This is Part I of a three-part series. Make sure to read them all. 

Every industry is changing and the insurance industry is more so. The industry, largely governed by customer experiences and expectations, has seen yet another drastic shift in gears in the recent past, thanks to the Covid-19 pandemic. 

Patrick Van Brussel, research director of the European Financial Insights team and lead of the IDC Worldwide Insurance Digital Transformation Strategies advisory service, in an interview sponsored by Aspire Systems to the IDC, explains just by how much the pandemic has fueled this change in customer expectations and behavior. 

Drivers of change in customer expectations at play today: 

The drivers of change in the insurance industry are many, says Van Brussel, the most important of the lot being technology innovation and the rising competition that comes with it. Cloud-native insurers and big data companies are posing fierce competition to legacy insurers who are just about adapting to the digital way of business. 

All of these providers too, however, continue to be strongly steered by customer behaviors and expectations, says the analyst. Customer behavior and expectations have seen a dramatic shift in the past few years since the share of digital-native generations grew in the active population.   

The way the digital natives interact with service providers, particularly insurers, is vastly different from the earlier generations of customers, says Van Brussel. ”For more than 200 years, the relationships between insurers and their clients have been based mostly, if not exclusively, on personal face-to-face contacts through agents, brokers, local offices, adjusters, doctors, and so on. But these times are waning,” he says. Gen Y and Z seek more flexibility in terms of accessibility and communication channels, he explains. The digital natives communicate with their insurers via multiple channels – visiting the agent’s office, calling the call center, leaving a message on the company’s web portal, e-mail, and through dedicated apps – all in the same day. The users also expect that the information from all these channels is updated in real-time from one stakeholder to the next for a hassle-free experience, says the analyst.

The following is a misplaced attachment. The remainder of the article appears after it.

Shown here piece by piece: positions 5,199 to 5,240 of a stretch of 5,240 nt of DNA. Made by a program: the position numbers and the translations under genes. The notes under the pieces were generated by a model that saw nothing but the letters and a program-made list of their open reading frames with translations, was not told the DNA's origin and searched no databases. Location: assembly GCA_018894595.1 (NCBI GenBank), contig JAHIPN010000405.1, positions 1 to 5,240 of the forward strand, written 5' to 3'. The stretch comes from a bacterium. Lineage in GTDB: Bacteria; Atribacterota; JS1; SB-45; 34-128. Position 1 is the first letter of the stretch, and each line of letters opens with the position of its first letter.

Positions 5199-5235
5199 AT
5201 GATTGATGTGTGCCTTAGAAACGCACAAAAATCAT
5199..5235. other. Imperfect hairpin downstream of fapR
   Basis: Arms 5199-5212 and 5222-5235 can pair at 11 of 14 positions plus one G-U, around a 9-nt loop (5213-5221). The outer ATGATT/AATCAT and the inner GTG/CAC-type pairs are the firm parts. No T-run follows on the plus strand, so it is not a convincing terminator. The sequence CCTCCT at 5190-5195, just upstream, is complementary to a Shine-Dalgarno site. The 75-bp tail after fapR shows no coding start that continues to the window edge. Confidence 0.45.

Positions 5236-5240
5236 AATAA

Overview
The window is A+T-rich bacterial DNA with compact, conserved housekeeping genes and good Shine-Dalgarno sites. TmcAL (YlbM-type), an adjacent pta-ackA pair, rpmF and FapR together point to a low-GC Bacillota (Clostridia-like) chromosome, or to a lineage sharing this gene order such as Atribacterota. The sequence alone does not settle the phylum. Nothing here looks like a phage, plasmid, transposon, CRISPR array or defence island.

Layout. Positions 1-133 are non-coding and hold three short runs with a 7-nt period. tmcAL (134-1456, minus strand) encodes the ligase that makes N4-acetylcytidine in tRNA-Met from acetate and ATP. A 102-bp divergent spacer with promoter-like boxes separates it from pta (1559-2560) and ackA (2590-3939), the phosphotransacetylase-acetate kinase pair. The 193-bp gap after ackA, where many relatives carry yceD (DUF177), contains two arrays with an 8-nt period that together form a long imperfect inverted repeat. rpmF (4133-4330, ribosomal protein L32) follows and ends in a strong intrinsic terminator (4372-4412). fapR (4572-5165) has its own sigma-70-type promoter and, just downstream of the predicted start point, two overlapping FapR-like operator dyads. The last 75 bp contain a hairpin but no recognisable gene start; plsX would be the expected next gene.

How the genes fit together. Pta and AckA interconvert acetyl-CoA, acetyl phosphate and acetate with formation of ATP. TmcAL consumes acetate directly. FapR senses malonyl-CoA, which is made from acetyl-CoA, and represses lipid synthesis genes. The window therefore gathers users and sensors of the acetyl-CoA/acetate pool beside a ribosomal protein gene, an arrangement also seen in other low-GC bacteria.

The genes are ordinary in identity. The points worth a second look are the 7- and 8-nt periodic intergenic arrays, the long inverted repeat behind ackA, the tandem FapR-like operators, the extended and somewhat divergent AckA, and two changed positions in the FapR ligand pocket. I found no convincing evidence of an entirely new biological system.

“As in all the other dimensions of their lives, customers now look for sustainable, 24 x 7, omnichannel, seamless, contextual, and personalized interactions,” Van Brussel says. 

Frequent and constant service updates and upgrades, personalized offerings are also sought out actively by the new-age insurance customers. 

The two-year pandemic has further fueled this customer behavior change and older consumers have also grown to appreciate the convenience the technological changes have brought in, says Van Brussel.  “We’re all being merged into one unique “Amazon generation,” expecting the immediate delivery of any kind of tailor-made goods and services enabled by emerging new technologies such as data analytics, predictive modeling, artificial intelligence (AI), natural language recognition, or bots.” 

The analyst has further insights for insurers about adapting to this change and the implications that come along. Keep reading our blogs for more.  

Patrick Van Brussel has been working in the retail and commercial non-life insurance industry for more than 30 years as a senior manager, initially with ZURICH and later with ALLIANZ, with international experience in Belgium, France, the United States, Germany, and Italy, whether in local subsidiaries or at group headquarters.